The Classic Age of Chinese Ceramics
The Linyushanren Collection, Part I
Posted by: plcombs Dealers Chinese Art – Antiques
古韻天成 — 臨宇山人珍藏（一）
Wednesday 2 December 2015
Possibly , for me anyway, the best auction Christie's has had in the last year or two.
The superbly illustrated catalog of the Linyushanren Collection is well worth having and has as an added bonus an outstanding introduction by Rosemary Scott. This is the first of a planned three part sale of this stunning collection. Comprising "monochrome wares of kilns such as the Ding kilns of Hebei province and the Longquan kilns of Zhejiang province, to stonewares from various kilns in the Cizhou group decorated in a variety of the different techniques for which these kilns were famous."
An excerpt of Rosemary Scott's introduction is as follows:
The Chinese ceramics in this catalogue are from the Linyushanren Collection,
which was assembled by a Japanese collector, who has applied dedication,
discernment and connoisseurship to his collecting. He made his initial
purchases of Chinese ceramics in the 1970s, and during the first 20 years of his
collecting career he acquired works from the Han, Tang, Song and Ming dynasties.
It was, however, the pieces from the classic period of Chinese ceramics – the Song
dynasty – which particularly appealed to him and from the mid-1990s he focussed
his collecting on works from that period. In this he was embracing a tradition
amongst Japanese collectors, who have admired fine Chinese ceramics from the
Song and Yuan dynasties since the time they were made, when members of the
Japanese elite eagerly anticipated the arrival at Kamakura of boats with the latest
cargo of karamono ( 唐物Tang [Chinese] things).
The Linyushanren Collection Catalog
The current catalogue, which contains items for the first of three sales from
the Linyushanren Collection, encompasses an interesting range of exceptional
ceramics, from the monochrome wares of kilns such as the Ding kilns of Hebei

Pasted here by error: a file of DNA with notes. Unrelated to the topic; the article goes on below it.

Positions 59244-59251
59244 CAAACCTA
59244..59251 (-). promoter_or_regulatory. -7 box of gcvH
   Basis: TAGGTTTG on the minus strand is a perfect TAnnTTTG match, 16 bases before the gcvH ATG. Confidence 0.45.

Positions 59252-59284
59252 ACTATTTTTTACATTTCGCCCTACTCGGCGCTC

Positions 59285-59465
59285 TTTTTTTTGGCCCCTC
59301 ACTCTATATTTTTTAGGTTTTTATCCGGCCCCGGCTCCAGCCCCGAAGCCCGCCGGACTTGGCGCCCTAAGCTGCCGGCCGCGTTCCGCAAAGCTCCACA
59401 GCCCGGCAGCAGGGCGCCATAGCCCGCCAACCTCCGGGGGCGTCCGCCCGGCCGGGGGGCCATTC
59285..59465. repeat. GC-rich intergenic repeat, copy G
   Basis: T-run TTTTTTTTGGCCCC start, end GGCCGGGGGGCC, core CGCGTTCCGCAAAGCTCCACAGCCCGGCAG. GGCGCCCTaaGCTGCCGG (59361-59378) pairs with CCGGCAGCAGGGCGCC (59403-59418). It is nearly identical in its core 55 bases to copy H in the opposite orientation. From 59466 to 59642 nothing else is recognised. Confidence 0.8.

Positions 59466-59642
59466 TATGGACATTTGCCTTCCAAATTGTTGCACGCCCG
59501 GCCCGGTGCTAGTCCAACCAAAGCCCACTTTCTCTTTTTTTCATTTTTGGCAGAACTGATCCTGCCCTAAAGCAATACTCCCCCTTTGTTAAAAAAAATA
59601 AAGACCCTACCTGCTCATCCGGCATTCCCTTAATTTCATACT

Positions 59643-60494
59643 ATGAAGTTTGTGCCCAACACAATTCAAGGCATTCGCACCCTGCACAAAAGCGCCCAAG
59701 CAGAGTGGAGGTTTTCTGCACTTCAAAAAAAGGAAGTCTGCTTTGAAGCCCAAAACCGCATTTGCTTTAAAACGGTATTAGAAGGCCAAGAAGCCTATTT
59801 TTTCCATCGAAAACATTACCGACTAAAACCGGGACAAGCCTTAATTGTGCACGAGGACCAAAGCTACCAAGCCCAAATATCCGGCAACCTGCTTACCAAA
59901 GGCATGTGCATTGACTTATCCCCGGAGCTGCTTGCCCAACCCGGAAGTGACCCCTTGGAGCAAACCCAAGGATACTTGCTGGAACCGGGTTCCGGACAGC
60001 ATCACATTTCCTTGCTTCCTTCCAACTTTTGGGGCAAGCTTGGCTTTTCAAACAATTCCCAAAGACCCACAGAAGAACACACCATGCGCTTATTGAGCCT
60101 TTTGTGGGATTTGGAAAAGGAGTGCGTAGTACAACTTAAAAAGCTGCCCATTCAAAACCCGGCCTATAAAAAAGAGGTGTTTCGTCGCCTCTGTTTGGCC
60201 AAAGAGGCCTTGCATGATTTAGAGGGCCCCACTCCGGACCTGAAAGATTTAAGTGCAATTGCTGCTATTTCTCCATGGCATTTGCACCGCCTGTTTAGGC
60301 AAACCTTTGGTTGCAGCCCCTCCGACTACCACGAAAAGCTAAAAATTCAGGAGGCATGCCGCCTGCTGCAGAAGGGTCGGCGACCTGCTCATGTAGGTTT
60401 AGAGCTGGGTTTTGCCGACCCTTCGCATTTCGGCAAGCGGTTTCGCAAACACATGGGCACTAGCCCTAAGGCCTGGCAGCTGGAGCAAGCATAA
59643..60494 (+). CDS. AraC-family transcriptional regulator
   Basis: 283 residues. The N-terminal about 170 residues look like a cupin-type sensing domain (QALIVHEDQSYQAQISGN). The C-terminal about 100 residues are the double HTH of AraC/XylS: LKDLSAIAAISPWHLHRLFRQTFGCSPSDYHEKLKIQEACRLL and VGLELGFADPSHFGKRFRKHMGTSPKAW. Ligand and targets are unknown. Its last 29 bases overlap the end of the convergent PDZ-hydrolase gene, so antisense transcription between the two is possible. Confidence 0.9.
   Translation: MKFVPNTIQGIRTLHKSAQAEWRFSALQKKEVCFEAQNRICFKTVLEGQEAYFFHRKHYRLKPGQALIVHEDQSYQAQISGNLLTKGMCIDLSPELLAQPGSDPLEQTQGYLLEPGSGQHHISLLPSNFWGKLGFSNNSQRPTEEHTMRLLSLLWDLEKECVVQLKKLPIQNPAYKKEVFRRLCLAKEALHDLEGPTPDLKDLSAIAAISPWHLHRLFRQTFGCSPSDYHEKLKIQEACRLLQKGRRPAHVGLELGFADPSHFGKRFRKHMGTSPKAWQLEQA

province and the Longquan kilns of Zhejiang province, to stonewares from various
kilns in the Cizhou group decorated in a variety of the different techniques for which
these kilns were famous. Only three of the latter techniques will be highlighted in
this essay, although others can be seen on additional items from the Linyushanren
Collection. Among the Cizhou wares included in the current sale is a vase
which stands on a tall spreading foot and has a trumpet mouth (Lot 2834).
The overlapping petal band just above the foot and the peony scroll which encircles the
body of this vase are executed in one of the most challenging techniques employed
at the Cizhou kilns – double-slip sgraffiato. The technique required a white slip
to be applied to the surface of the vase, which was dried and then covered with a
black or dark brown slip. When this second slip dried the details and outlines of
the design were cut through the black slip, and the black slip in the area forming
the background to the design was cut away, leaving the white slip. The vase was
then covered with a thin, clear glaze and fired. The effect achieved was that of a
bold black design against a white ground, but the challenge of cutting the black slip
away without removing the white slip beneath required exceptional skill.